Data center development rises to feed online boom
As people in Asia flock online, developers are racing to build new data centers
The rise in data consumption, largely driven by remote work and e-commerce, has sparked a boom in data center development across Asia Pacific.
Take India, where data center capacity rose 92 percent in the first half of 2021, according to JLL. By 2023, India’s total power capacity for data centers is expected to double from 499 megawatts to 1,007 megawatts.
In Australia, the fastest-growing data center market in the region, space under development will nearly double to 417,000 square meters over the next three years, compared with 850,000 square meters across Europe, according to research from UK consultancy DataCentrePricing.
The heightened need for data centers can be attributed in part to the pandemic, which fueled the rise of e-commerce, remote work, and cloud computing — all of which transmit large amounts of data through a data center. But not all markets have a sufficient number of such facilities to serve the growing demand.
“The current demand-supply imbalance in data centers suggests there are untapped opportunities for investors and operators to augment data center capacity, especially in the region’s underserved, data-starved markets,” says Roddy Allan, Chief Research Officer, Asia Pacific, JLL. “Data centers are entering the mainstream.”
Development is already underway. In the Philippines, data center company Digital Edge recently formed a US$100 million joint venture with a local real estate firm to build a 10 megawatt data center in Manila to supply the growing server-hosting needs of the technology sector.
Meanwhile, independent data center operator Mantra Data Centers pledged US$1 billion to develop data centers in Mumbai, Chennai, Bangalore, Hyderabad, and Kolkata, where digital adoption is gathering pace. And earlier this year, property developer CapitaLand also made its first foray into data centers with its RMB 3.66 billion (US$560 million) acquisition of a hyperscale data center facility in Shanghai, China.
“The sheer scale of China, India, and Indonesia — three of the world’s four most populous countries — means that they are likely to be at the forefront of the regional growth story,” says Allan.
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Given the scale of what is required, governments are supporting the sector’s expansion.
In India, the government introduced a Rs 12,000 crore (US$1.58 billion) incentive scheme to encourage companies to set up data centers. It is also planning to provide up to 4 percent of capital investment, along with real estate support and faster clearances, to attract companies.
Similarly, the Indonesian government is specifically targeting data center developments from 150 megawatts to 400 megawatts in Batam’s 167-hectare Nongsa Digital Park, which was designated as a special economic zone to support the country’s digitization roadmap.
Private sector partnerships are also contributing to the expansion, Allan says.
For instance, LOGOS and Pure Data Centres are working together to design, build, and operate new data centers in Asia Pacific, while in June Singapore sovereign wealth fund GIC entered joint ventures with global data center operator Equinix to expand its data center portfolio in the region and globally. The partnerships will add US$3.9 billion to Equinix’s data center investments globally, including six data centers in Japan.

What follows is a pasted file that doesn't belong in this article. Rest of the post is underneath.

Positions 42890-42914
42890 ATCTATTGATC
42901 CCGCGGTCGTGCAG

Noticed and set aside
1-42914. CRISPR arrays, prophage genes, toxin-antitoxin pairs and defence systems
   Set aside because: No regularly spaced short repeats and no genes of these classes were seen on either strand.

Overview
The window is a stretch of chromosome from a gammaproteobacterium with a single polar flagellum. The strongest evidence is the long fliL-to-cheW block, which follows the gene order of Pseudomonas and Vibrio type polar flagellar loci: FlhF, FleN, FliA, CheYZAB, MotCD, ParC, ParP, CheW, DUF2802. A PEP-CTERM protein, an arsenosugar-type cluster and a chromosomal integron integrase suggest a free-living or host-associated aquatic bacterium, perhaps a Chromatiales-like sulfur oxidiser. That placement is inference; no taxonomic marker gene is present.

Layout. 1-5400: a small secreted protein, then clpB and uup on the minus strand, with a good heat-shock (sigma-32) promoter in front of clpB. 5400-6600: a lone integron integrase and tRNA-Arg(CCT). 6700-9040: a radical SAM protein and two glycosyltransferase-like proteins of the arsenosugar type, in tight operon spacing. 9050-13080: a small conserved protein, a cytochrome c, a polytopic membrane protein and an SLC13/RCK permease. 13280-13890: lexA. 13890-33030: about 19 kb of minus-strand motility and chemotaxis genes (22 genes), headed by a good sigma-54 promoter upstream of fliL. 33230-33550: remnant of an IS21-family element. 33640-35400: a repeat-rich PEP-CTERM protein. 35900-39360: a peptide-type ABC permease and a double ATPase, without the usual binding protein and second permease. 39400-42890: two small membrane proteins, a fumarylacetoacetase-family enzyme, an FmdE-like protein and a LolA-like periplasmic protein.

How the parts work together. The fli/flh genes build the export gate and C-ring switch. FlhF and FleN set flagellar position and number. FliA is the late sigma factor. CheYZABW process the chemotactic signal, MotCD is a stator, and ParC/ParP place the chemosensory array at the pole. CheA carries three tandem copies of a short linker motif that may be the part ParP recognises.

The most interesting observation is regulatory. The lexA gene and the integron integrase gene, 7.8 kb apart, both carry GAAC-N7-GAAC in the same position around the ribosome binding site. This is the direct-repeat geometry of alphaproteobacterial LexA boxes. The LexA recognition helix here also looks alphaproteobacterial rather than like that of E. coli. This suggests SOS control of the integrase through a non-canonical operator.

Despite a clear need for data centers to support booming digital economies, market-specific challenges such as data localization laws and other regulations could hinder progress.
In China, for instance, the new Data Security Law governs how companies manage and store data, and bars data transfer across borders without regulatory approval. For data centers operating there, ensuring compliance with legal and regulatory requirements complicates operations due to the government’s increased oversight on its data, which has since driven tech giants Yahoo and LinkedIn out of the country.
Behind the rise of data centers
However, this has not dampened the region’s data center boom, which comes amid a broader push from investors to diversify their real estate portfolios.
The growth in investor and occupier demand for data centers in Asia Pacific will continue in 2022, with more opportunities set to emerge in the asset class with strong growth potential, according to JLL’s Asia Pacific Outlook 2022 report.
With companies pivoting toward hybrid and remote work, data consumption will likely continue to rise. According to JLL research, up to 91 percent of companies expect to spend most on audio-visual office components next year as video conferencing will become an important feature for the future workplace.
Factors such as smartphone and e-commerce adoption, social media, e-gaming, streaming and big data applications, will likewise consume more data and pile pressure on data centers that organize, process, store, and distribute data for these services.
“The appetite for data will only surge in the future, which underscores the pressing need for more data centers now to ensure the region and the world stay digitally connected,” Allan says.
Contact Roddy AllanChief Research Officer, JLL Asia Pacific
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